On June 5 four Arab states – Saudi Arabia, the United Arab Emirates, Bahrain and Egypt – declared a soft war on Qatar. They had a long list of demands, ordering Qatar to weaken ties with Iran, expel Turkish military...KEEP READING
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The Foreign Language TV Invasion: Satellite Channels are Perched Precariously on the Bubble
Will the bubble burst on international TV satellite channels and their deep pocket financiers, as it did on the old Internet dot coms?
In the mid-1990s, accepted business models
were discarded and investment capital flowed into fledgling start-up Internet companies, or dot coms, most of whose operations were poorly conceived and managed. The majority were overvalued and their marketplaces became glutted. Companies disappeared virtually overnight, leaving few survivors and loads of joblessness and debt.
The run up had lasted some four years. Could today's fledgling international TV satellite operations suffer the same fate in their attempt to reach viewers abroad, outside their native language base? The most visible broadcaster with the deepest pockets is Al Jazeera, followed by others including Russia Today, the Jacques Chirac French-English news channels, and the TV window to China’s world.
Al Jazeera comes closest to the dot com model. It has a seemingly limitless amount of readily available cash from the Gulf state of Qatar. Like many dot coms, the start-up Al Jazeera International has a wealth of veteran, highly accomplished professionals in its field -- in this case electronic journalism -- with lots of unbridled hubris, but few with hard-nosed business experience (Managing Director Nigel Parsons told Reuters that U.S. TV networks cow-tow to Washington, and resemble former state-run systems in the old Soviet Union, but can he compete with a Fox News and literally thousands of other local and national news channels in the highly competitive commercial U.S. TV marketplace)?
Al Jazeera has been unable to dominate in Saudi Arabia's rich commercial TV market, and with its international English language service, it hopes to penetrate the world's richest commercial market, America, where it has not succeeded as yet in lining up a major domestic satellite or cable distritutor.
In Saudi Arabia, last month's TV ratings by IPSOS-STAT show Al Jazeera's news channel holding steady but only in fifth place in TV viewership, while Al Jazeera's sports channel is in 24th place, with only a 1.9% rating. representing the entire adult Saudi TV viewership. The most recent TV audience ranking in Iraq also shows Al Jazeera in fifth place, behind other local and international TV news channels.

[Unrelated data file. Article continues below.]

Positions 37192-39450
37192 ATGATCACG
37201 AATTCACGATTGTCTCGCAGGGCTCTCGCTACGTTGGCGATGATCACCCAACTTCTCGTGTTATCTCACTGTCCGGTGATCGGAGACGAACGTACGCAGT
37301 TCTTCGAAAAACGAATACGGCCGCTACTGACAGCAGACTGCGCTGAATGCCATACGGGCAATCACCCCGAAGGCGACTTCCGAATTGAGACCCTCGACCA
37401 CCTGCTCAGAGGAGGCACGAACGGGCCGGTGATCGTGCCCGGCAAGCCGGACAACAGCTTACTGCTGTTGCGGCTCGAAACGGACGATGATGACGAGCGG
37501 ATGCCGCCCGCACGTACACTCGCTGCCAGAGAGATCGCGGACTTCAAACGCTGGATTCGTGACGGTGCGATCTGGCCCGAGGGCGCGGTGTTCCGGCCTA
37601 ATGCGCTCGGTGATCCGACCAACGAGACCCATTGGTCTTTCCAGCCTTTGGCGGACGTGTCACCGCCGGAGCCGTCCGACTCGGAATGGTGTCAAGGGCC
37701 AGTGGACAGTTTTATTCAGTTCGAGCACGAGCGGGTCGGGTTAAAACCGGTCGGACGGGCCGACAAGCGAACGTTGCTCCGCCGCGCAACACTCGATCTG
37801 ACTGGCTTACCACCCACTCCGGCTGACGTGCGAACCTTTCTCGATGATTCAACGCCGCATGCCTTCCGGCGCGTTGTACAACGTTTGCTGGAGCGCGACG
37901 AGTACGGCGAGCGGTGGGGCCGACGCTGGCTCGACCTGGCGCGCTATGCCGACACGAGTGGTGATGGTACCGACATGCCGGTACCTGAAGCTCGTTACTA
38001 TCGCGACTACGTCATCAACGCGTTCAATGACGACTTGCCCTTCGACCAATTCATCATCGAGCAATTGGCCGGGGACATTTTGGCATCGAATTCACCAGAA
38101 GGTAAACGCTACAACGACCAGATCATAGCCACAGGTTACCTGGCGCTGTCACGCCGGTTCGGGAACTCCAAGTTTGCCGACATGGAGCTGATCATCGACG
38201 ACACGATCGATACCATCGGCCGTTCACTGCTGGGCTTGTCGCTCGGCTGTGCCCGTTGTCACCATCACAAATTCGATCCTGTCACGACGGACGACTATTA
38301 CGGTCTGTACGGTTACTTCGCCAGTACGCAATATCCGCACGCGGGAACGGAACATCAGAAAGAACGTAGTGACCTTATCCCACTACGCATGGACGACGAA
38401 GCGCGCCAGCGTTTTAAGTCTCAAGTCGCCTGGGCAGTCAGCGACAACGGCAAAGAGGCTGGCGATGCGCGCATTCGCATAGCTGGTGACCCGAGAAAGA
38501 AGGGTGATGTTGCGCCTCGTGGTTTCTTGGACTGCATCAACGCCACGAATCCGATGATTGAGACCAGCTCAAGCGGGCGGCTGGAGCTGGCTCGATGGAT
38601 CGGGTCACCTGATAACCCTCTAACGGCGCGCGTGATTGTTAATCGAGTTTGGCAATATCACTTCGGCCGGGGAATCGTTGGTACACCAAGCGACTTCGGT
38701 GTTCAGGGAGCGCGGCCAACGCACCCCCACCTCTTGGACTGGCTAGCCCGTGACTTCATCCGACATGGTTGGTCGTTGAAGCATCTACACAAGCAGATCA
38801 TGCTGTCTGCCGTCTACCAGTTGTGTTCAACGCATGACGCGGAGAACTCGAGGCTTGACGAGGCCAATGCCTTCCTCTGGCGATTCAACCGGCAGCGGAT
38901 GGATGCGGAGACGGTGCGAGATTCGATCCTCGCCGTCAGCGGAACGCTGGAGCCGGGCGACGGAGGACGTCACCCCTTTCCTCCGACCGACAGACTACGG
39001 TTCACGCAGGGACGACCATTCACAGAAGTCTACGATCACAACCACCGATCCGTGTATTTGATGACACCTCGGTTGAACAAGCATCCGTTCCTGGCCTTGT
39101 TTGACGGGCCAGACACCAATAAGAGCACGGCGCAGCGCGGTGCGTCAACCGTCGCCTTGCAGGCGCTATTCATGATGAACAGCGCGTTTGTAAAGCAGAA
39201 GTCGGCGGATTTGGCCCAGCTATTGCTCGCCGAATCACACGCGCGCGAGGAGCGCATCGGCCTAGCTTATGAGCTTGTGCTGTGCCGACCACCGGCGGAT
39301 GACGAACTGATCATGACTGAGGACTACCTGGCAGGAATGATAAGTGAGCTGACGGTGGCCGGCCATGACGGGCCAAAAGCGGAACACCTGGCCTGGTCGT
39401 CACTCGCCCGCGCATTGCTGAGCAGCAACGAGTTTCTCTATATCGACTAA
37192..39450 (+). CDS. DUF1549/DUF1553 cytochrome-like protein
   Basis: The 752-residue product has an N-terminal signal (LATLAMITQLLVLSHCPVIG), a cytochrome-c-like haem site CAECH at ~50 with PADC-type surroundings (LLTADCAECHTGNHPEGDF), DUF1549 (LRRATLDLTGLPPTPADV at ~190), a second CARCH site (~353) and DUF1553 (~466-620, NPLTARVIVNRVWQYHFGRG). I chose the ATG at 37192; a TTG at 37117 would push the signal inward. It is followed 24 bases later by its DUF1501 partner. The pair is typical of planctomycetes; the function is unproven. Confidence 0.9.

Al Jazeera's planned entry into the English TV market makes it the first billion dollar jewel among international satellite channels, with its investors hoping it is not a bust. Al Jazeera spends an estimated $300 million per year on its Arabic service alone, and about the same amount for program development and anticipated operation of its new international English language news and sports channel, which include high-definition TV installations at its news headquarters in the U.S. and in London, Qatar, and Kuala Lumpur. Added to that are Al Jazeera's Arabic sports channel, and its documentary and children's channels, which bring its annual satellite program budget close to an estimated one billion dollars.
On the other end of the spectrum -- on the cheap by comparison -- is the Russia Today TV operation financed by the Putin government, which secured a $30 million bank loan to finance the channel. It has an English-language news staff of 300 persons and went on the air six months ago, but has virtually no audience as it is only one of 370 TV channels offered free-to-air via TV satellite in Europe, North Africa and the Middle East. Russia Today has not found a major outlet to carry its program in the U.S., nor is it likely to.
China's English language TV service is available in hotels in South Africa but has not cracked the U.S. TV market. The French government is planning a new TV satellite service in French and English, but is not expected to find major carriage in America.
Of all the satellite TV channels in search of audiences outside their native boundaries, America's much-maligned Alhurra Arabic channel could well come out on top. If Alhurra defines its mission as a public broadcaster that offers original, quality programming from its rich cultural, multinational base, it will win the day. This would level the playing field in a hurry with the billion dollar broadcasters on the bubble.
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